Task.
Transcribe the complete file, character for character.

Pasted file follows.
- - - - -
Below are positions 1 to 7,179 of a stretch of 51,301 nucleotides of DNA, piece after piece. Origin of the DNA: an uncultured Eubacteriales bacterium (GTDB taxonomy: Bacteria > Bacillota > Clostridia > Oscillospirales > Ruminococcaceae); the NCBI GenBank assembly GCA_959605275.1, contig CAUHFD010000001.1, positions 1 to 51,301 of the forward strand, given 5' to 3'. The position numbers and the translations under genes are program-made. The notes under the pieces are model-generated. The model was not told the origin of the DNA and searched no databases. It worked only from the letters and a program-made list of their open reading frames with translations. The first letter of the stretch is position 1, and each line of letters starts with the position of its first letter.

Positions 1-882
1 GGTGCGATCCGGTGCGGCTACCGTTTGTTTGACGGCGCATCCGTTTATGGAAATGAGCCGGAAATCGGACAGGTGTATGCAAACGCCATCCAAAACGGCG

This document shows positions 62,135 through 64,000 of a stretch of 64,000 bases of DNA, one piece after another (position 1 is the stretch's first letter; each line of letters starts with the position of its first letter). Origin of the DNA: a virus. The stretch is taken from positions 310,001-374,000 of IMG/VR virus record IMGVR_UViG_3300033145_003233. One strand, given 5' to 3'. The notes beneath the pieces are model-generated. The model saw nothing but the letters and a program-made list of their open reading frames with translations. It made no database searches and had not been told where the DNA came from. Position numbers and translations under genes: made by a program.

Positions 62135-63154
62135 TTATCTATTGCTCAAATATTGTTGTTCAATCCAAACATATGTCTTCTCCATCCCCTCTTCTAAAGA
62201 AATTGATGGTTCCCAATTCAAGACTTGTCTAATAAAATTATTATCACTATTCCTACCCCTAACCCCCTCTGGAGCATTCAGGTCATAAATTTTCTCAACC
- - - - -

Below are positions 1 to 7,179 of a stretch of 51,301 nucleotides of DNA, piece after piece. Origin of the DNA: an uncultured Eubacteriales bacterium (GTDB taxonomy: Bacteria > Bacillota > Clostridia > Oscillospirales > Ruminococcaceae); the NCBI GenBank assembly GCA_959605275.1, contig CAUHFD010000001.1, positions 1 to 51,301 of the forward strand, given 5' to 3'. The position numbers and the translations under genes are program-made. The notes under the pieces are model-generated. The model was not told the origin of the DNA and searched no databases. It worked only from the letters and a program-made list of their open reading frames with translations. The first letter of the stretch is position 1, and each line of letters starts with the position of its first letter.

Positions 1-882
1 GGTGCGATCCGGTGCGGCTACCGTTTGTTTGACGGCGCATCCGTTTATGGAAATGAGCCGGAAATCGGACAGGTGTATGCAAACGCCATCCAAAACGGCG

This document shows positions 62,135 through 64,000 of a stretch of 64,000 bases of DNA, one piece after another (position 1 is the stretch's first letter; each line of letters starts with the position of its first letter). Origin of the DNA: a virus. The stretch is taken from positions 310,001-374,000 of IMG/VR virus record IMGVR_UViG_3300033145_003233. One strand, given 5' to 3'. The notes beneath the pieces are model-generated. The model saw nothing but the letters and a program-made list of their open reading frames with translations. It made no database searches and had not been told where the DNA came from. Position numbers and translations under genes: made by a program.

Positions 62135-63154
62135 TTATCTATTGCTCAAATATTGTTGTTCAATCCAAACATATGTCTTCTCCATCCCCTCTTCTAAAGA
62201 AATTGATGGTTCCCAATTCAAGACTTGTCTAATAAAATTATTATCACTATTCCTACCCCTAACCCCCTCTGGAGCATTCAGGTCATAAATTTTCTCAACC